By JULIAN JACOBS and SUE MACLENNAN
The Department of Health has put on hold a plan to equip Temba TB Hospital in Fingo Village as a quarantine site for Covid-19 patients, following objections from the surrounding community.
A large group of protesters from the Fingo community near Temba Hospital protested outside its gates on Friday, 1 May, after hearing that the hospital would be used for Covid-19 patients.
Local community leaders who were eventually allowed inside the facility, where they expressed their concerns about the reported move by the Department of Health about using the hospital as a COvid-19 treatment facility.
Later comments on Facebook about the move later revealed fears about the safety of the surrounding community.
“This is really not safe and if anyone who will be taking care of those people get it by mistake and goes out I tell you most people will be affected. Our town is so small,” one Facebook user commented.
Others countered that one had more chance of contracting Covid-19 standing in a queue without social distancing at one of the city’s supermarkets.
However, community leaders fear the move supports a different agenda.
“We see this as an ongoing attempt to close the TB Hospital,” said the Unemployed People’s Movement’s Ayanda Kota. “The logic of closing the hospital is not different from the closure of schools by the same politicians.”
Lunga Ntshebe, the manager of the Grahamstown TB Care Society and landlord of the property and a board member of the hospital, spoke to Grocotts Mail about what took place at the hospital. He said the community had heard about the pending meeting between board members and staff of the hospital with Department of Health officials from Bisho about making Temba Hospital a site for coronavirus patients.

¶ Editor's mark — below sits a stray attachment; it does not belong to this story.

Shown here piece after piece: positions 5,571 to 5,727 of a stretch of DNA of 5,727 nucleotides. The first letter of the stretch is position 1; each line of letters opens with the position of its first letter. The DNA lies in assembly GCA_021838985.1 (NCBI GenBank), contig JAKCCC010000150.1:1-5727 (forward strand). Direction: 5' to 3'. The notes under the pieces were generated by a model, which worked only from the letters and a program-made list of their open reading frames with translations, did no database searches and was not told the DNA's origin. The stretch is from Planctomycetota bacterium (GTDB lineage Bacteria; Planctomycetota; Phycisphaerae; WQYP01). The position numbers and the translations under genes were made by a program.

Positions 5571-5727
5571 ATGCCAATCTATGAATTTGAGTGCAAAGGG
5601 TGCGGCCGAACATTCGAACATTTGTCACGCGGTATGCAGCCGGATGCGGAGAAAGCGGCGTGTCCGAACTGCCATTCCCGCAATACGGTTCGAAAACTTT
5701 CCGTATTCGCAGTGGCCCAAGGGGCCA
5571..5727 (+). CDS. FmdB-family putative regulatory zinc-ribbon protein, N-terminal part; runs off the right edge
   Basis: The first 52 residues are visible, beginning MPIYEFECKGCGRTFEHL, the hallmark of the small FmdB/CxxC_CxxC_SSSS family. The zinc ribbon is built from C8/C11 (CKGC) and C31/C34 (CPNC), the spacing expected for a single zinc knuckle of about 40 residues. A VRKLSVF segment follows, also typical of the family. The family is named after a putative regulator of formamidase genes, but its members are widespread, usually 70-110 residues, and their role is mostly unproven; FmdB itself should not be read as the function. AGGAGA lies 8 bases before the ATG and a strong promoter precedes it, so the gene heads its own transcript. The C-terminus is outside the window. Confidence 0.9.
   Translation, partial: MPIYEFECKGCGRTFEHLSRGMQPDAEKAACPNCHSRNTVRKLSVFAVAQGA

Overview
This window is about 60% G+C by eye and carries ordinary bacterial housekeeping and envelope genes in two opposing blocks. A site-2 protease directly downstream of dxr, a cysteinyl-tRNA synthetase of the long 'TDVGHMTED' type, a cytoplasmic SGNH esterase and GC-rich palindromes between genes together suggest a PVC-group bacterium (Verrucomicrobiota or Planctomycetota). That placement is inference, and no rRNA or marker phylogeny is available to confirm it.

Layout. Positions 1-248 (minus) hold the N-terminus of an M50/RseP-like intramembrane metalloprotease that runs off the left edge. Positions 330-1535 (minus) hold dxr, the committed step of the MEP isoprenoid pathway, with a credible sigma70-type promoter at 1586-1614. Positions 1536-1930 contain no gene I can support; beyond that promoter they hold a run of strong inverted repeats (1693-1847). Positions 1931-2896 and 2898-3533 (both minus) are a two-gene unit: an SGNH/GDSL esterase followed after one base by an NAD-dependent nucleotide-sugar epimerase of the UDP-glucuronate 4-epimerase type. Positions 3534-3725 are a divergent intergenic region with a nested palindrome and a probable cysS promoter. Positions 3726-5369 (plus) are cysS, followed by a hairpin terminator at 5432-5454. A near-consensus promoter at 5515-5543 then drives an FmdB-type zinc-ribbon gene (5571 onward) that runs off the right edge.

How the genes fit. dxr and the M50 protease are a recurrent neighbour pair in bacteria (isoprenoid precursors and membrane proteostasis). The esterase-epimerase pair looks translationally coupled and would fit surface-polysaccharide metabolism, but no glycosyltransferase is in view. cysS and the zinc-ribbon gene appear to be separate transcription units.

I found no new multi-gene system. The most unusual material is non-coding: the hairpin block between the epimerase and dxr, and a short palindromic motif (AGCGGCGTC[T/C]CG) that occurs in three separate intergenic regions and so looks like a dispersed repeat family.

Community members were adamant that this is not what they wanted and that the current TB patients on site had to remain at the hospital.
“They indicated that sending patients away to Settlers Hospital and a hospital in Port Alfred was non-negotiable and the staff members indicated that they did not want to move away from the hospital either,” he said.
Ntshebe said it was not certain, however, that Covid-19 patients would be coming to Temba Hospital. “My understanding was that the people from Bhisho did not properly explain to the nurses and other staff around this matter. No one was sure what kind of coronavirus patients were coming here and naturally people talk and word got out to the community,” he said.
Spokesperson for the Department of Health Sizwe Kupelo confirmed that there were plans to convert Temba into a treatment centre “for well Covid-19 patients”; however, this had been put on hold.
“Due to misinformation and irrational fears, the community has reacted very negatively to this plan, to the extent that the Department has put the plan on hold for now,” Kupelo said.
Asked about the number of TB patients currently at the facility, Kupelo said “Currently, after the discharge of stable patients, there are seven remaining TB patients at Temba. These patients can either remain in the ‘upper wing’ (20 beds) of the hospital, while the ‘lower wing’ (40 beds) is used for COVID patients, or they can be decanted either to home care or hospital care at neighbouring Settlers Hospital, depending on their individual health status.”
In response to the question from Grocott’s Mail about risk to the surrounding community, should Covid-19 patients be moved into Temba, Kupelo cited:
(i) Abscondment of COVID patients, “which could be addressed by adequate security”;
(ii) Healthcare workers and their families being infected with COVID, which could be addressed by adequate PPE; and
(iii) Stigma, which could be addressed by community engagement and education.
The Herald meanwhile reported that staff at Empilweni TB Hospital in New Brighton, Port Elizabeth, downed tools this week in protest against the facility being converted into a Covid-19 quarantine centre. In a list of grievances, staff had expressed concern that TB, a national crisis, was being neglected during preparations for Covid-19.